411homerepair.com

Latest Articles

Four Overlooked Aspects of Home Remodeling

You have decided to remodel your home. That’s great. There’s so much to think about that you may overlook four vital aspects of remodeling....

on Aug 4, 2021

4 Advantages of Having Woodworking Tools to Decorate Your Home

If you have a basic understanding of woodcraft and some woodworking equipment, decorating your home will be a lot simpler and cost-effective for...

on Aug 4, 2021

SOS! 5 Signs You Need Foundation Repair

Never put off needed foundation repair in Denver! The longer you ignore a cracked, weak foundation, the more damage it suffers as those cracks and...

on Aug 2, 2021

Five Home Improvements That Will Change Your Life

Over more than a year, people have experienced a shift in priorities. Our homes became where we spend even more of our lives. It is no secret that...

on Aug 2, 2021

What Should I Look for in Roofing Companies?

With so many roofing companies from which to choose, how do you narrow down those choices and find the best contractor for your home or commercial...

on Aug 2, 2021

Fall Planting and Gardens - Part 2

by Guest on Apr 30, 2012

Mid-Season Crops

Plant by mid-August -- Approximate maturity 60 days. Use any of the dates from above as well as the Best Dates below.

ROOT CROPS

Early Carrots
Leek
Turnip
Kohlrabi

LEAFCROPS

Perennial Flowers
Perennial Herbs
Early Cabbages
Winter Cauliflower
Collards
Swiss Chard

Early Maturing Crops

Plant by mid-September -- Approximate maturity 30 days. Use the dates from the previous page as well as the Best Dates below. The latest dates are for warmer climates, later frosts, or protected plantings.

ROOT CROPS

Chives
Bunching Onions
Radishes

LEAFCROPS

Leaf Lettuces
Mustard
Broccoli
Cover Crops
Spinach
Lawn seed

LENGTHENING YOUR GROWING SEASON

Windbreaks and Walls

You can add it from 10oF. to 15oF. of warmth to your fall and winter garden by taking advantage of windbreaks and walls. Many gardeners have discovered by surprise that a south-facing wall of the home, shed, or greenhouse is ideally situated for constructing easily built structures that use the free solar energy of the sun.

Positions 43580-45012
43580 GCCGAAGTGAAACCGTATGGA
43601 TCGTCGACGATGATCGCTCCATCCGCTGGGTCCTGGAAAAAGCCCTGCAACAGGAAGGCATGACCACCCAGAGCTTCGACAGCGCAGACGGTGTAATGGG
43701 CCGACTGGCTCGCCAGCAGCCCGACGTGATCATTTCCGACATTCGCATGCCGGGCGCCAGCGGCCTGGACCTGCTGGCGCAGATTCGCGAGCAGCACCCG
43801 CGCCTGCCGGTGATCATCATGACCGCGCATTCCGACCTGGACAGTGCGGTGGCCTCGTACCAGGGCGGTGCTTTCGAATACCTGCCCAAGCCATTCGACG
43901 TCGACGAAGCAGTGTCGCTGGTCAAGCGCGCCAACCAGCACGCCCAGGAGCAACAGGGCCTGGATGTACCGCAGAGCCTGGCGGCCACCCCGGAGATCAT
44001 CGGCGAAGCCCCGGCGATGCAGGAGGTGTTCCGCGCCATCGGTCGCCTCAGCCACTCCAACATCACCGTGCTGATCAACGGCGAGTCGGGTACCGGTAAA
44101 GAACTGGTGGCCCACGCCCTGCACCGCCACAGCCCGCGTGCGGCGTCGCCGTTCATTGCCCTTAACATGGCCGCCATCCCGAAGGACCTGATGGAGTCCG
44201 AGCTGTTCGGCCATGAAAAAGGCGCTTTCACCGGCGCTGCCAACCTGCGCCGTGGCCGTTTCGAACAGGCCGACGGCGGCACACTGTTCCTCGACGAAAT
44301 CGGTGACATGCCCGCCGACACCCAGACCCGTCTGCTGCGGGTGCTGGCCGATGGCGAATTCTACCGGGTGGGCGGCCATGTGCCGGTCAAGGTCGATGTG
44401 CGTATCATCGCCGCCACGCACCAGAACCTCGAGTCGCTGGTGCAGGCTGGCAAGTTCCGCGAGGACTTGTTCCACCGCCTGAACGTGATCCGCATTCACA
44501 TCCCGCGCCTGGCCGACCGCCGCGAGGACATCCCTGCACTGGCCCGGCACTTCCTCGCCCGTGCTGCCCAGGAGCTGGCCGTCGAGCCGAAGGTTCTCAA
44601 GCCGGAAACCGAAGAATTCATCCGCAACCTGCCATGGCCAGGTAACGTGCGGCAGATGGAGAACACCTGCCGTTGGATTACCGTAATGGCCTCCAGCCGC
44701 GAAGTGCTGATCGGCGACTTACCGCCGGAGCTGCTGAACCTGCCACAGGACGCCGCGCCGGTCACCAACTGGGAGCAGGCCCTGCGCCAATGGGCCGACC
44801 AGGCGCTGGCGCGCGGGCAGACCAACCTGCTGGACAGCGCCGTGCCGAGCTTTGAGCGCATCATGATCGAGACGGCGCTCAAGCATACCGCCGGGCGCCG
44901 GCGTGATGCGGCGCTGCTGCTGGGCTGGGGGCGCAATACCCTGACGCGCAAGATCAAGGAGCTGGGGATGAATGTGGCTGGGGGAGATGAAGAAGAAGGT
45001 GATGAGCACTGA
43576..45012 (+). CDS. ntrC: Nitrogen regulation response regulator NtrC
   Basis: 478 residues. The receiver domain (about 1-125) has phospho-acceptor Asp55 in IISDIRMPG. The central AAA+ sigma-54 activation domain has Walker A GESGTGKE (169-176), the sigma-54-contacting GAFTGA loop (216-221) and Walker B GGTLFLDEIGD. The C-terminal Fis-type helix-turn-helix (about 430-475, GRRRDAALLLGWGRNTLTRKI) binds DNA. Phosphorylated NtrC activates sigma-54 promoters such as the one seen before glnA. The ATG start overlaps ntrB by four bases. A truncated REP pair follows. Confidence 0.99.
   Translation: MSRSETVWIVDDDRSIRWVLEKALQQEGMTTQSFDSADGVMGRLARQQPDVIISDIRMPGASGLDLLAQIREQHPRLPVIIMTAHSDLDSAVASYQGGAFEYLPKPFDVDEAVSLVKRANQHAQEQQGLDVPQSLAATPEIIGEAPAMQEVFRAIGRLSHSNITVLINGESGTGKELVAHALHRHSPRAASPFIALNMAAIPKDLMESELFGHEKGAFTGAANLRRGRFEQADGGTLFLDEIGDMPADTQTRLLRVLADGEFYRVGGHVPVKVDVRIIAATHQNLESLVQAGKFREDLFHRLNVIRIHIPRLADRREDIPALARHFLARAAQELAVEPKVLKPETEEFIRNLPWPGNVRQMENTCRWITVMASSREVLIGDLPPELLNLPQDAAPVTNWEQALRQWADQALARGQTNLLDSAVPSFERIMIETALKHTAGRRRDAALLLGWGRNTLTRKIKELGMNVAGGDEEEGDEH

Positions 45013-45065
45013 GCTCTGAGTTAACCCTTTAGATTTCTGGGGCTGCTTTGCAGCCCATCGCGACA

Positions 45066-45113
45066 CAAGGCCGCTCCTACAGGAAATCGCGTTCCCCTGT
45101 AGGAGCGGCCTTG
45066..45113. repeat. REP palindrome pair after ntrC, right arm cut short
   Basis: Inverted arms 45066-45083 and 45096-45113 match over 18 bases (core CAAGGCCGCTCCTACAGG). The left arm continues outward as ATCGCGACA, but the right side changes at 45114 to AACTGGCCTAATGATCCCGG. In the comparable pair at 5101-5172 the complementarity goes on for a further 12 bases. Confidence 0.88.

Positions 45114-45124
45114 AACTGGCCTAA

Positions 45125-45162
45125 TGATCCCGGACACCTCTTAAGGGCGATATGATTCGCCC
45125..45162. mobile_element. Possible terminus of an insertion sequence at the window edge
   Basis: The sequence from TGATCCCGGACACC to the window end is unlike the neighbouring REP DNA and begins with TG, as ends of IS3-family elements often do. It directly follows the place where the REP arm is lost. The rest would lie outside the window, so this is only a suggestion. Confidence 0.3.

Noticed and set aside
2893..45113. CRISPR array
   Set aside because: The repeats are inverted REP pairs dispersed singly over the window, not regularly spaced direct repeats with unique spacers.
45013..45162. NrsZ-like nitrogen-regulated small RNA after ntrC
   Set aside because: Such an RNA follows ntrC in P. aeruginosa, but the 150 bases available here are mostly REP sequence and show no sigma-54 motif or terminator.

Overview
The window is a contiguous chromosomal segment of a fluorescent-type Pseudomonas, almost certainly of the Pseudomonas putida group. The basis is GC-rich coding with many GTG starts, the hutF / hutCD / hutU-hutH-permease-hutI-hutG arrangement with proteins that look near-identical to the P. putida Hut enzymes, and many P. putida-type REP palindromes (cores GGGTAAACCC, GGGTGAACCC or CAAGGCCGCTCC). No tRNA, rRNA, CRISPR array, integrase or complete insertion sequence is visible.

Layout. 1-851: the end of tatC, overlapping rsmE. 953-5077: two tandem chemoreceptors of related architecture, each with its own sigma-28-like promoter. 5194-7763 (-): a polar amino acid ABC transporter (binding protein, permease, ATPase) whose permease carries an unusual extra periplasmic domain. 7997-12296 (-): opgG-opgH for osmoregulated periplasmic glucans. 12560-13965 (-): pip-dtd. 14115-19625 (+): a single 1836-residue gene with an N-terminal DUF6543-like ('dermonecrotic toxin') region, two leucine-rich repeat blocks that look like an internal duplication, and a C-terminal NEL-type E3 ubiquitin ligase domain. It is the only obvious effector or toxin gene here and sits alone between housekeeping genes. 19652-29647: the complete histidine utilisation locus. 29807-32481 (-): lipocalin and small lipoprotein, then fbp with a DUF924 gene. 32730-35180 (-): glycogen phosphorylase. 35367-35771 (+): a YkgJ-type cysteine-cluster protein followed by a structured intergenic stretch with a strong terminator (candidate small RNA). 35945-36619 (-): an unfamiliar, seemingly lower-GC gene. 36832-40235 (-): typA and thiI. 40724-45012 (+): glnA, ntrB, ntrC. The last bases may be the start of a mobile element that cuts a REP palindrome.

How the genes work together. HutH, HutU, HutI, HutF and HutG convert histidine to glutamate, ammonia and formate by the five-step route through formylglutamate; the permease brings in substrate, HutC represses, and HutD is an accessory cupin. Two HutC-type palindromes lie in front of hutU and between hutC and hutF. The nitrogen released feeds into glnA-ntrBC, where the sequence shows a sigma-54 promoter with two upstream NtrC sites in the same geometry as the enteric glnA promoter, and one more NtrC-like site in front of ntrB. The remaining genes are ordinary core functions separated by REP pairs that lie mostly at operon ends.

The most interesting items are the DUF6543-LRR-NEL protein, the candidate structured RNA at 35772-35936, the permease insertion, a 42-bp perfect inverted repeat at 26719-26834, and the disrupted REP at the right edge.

Cloches

Cloches provide an elevated warm climate around your winter row crops. They can best be described as portable greenhouses of various designs that work with solar energy to warm the immediate row or plant they are placed over. Many designs have been tried. Ideas range from very stiff wireframes holding glass panes, to clear gallon-size plastic bleach or pop bottles with their bottoms removed.

All cloches have two drawbacks to consider. First, on bright sunny winter days, they have to be manually ventilated, to prevent excessive heat build-up. Second, poorly constructed or "staked-down" cloches can become kites during winter windstorms.

Cold Frames

Cold frames are permanent structures that considerably lengthen the growing season. They are an excellent way to grow fall and winter crops. Cold frames provide protection from strong winds, elevate the daily and nighttime temperatures around the plants, and protect frost-sensitive vegetables or flowers. They are easy to build and the vegetables and flowers in them will require minimal care. In short season areas, a cold frame will allow you to start seed up to 8 weeks earlier than you can outdoors.

You can use an old window sash of any dimension to build a cold frame. Fiberglass or polyethylene can be used if the glass is broken. The ideal cold frame is built about 18 inches at the back and 12 inches at the front. The slope allows rain to run off and affords a better angle for gathering the sun's heat.

Your cold frame should face south for maximum exposure to sunlight. Also, select a location with a slight ground slope to provide adequate drainage away from the frame. To provide ventilation, partially open your cold frame during sunny, warm weather. During cold snaps, cover the cold frame with burlap or heavy cloth to provide extra warmth.

Hot Beds are cold frames with a source of bottom heat. Today, that heat comes from electric heating cables. A few hotbeds are still constructed using the old method of a layer about a foot and a half thick of decomposing manure beneath the soil of the cold frame as the source of heat. Either way, the hotbed remains frost-free during the winter.

Author

Guest

Guest

Random Articles

How to Draw a Layout of Your Kitchen Counters

If you’re looking to install granite countertops, most fabricators now ask you to provide a layout of your existing counters. Drawing your kitchen...

Kitchen / Bathrooms

Sump Pump Backup System for Long Lasting Service

A sump pump backup system is utilized to protect underground spaces like the basement from getting flooded with water during situations when the...

Plumbing / Basements

5 Creative Home Remodeling Ideas You Should Try

Summertime is here! It's time to barbeques behind a house, cold drinks and yes, the best season to a home improvement project. Most of the...

Improvements / Remodeling

Plumbing Repairs Done By You

You don’t have to be an expert plumber for simple plumbing repairs. Don't waste your money on small leaks when they could be fixed by a simply...

Plumbing / Basements

What Makes Garage Doors Safe?

Sometimes, it helps to change your perspective to understand clearly a problem. This is true for garage doors and safety issues as well. When you...

Doors / Garages

Actions

Contact Us | Submit Article | 411homerepair © 2021